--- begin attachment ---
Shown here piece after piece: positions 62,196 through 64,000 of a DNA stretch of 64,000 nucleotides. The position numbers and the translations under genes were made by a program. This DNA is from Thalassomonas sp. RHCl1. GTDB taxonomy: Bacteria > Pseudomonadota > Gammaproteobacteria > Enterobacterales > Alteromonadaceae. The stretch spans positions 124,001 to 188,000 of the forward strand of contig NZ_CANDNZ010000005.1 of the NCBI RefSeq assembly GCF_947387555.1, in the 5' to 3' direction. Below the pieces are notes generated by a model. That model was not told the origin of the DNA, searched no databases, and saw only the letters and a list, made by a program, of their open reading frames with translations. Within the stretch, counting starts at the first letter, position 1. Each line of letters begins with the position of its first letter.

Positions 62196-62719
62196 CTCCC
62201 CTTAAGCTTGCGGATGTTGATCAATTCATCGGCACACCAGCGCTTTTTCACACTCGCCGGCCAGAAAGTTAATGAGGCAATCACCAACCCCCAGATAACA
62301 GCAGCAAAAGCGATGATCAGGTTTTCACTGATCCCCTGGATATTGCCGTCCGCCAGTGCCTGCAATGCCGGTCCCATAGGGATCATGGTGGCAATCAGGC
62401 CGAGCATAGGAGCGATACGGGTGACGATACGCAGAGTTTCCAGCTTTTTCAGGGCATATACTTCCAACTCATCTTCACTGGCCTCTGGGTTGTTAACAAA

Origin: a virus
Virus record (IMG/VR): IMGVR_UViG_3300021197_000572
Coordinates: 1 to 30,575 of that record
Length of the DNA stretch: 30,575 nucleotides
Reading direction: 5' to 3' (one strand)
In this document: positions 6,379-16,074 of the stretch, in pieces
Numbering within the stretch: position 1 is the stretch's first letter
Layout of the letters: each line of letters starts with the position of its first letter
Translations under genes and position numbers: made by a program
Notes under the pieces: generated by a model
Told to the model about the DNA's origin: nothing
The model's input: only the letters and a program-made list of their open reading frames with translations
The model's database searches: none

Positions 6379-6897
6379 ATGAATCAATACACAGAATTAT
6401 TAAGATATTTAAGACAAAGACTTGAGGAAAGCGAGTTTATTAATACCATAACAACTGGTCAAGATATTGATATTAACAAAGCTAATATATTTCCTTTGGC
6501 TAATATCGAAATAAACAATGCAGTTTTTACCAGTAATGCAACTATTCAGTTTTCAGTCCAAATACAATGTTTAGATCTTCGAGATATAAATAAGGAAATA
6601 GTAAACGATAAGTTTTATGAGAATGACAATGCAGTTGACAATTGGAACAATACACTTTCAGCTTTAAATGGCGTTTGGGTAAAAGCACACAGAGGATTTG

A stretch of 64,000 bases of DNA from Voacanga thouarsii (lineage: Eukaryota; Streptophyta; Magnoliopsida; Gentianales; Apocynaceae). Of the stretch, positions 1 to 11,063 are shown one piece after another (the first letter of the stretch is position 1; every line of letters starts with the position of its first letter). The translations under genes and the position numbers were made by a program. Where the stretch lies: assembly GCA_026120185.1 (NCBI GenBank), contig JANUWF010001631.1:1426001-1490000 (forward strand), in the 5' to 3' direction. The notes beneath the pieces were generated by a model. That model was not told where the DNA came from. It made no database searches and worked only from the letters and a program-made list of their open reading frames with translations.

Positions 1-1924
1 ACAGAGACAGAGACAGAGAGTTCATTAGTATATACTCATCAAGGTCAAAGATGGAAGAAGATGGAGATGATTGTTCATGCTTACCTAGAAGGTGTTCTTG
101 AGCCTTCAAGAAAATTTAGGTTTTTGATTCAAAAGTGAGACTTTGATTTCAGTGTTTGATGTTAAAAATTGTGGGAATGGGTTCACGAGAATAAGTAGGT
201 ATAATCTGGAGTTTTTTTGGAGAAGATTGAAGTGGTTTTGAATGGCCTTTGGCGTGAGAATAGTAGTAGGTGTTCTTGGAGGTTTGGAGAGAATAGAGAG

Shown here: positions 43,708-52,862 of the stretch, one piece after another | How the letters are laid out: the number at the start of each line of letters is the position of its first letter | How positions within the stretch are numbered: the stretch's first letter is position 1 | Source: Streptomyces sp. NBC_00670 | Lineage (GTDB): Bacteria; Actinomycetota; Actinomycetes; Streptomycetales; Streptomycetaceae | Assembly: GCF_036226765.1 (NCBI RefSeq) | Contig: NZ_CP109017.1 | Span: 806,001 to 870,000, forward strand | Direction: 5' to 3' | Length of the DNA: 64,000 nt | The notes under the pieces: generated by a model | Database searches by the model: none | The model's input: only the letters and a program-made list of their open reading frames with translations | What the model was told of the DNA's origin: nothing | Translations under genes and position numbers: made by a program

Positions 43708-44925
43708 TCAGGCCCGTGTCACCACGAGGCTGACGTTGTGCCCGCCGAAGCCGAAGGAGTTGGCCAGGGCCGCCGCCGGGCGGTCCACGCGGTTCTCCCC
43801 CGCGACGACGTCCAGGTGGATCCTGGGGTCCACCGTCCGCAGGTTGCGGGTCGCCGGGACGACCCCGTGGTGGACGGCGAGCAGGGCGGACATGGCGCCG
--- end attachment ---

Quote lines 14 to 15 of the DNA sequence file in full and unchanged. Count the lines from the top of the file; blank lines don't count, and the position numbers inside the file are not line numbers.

Layout of the letters: each line of letters starts with the position of its first letter
Translations under genes and position numbers: made by a program